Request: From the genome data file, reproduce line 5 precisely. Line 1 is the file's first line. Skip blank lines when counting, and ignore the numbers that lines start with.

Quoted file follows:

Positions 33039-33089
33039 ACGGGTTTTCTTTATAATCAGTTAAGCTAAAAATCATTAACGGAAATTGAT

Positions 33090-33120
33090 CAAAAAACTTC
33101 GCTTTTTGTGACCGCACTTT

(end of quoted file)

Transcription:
33101 GCTTTTTGTGACCGCACTTT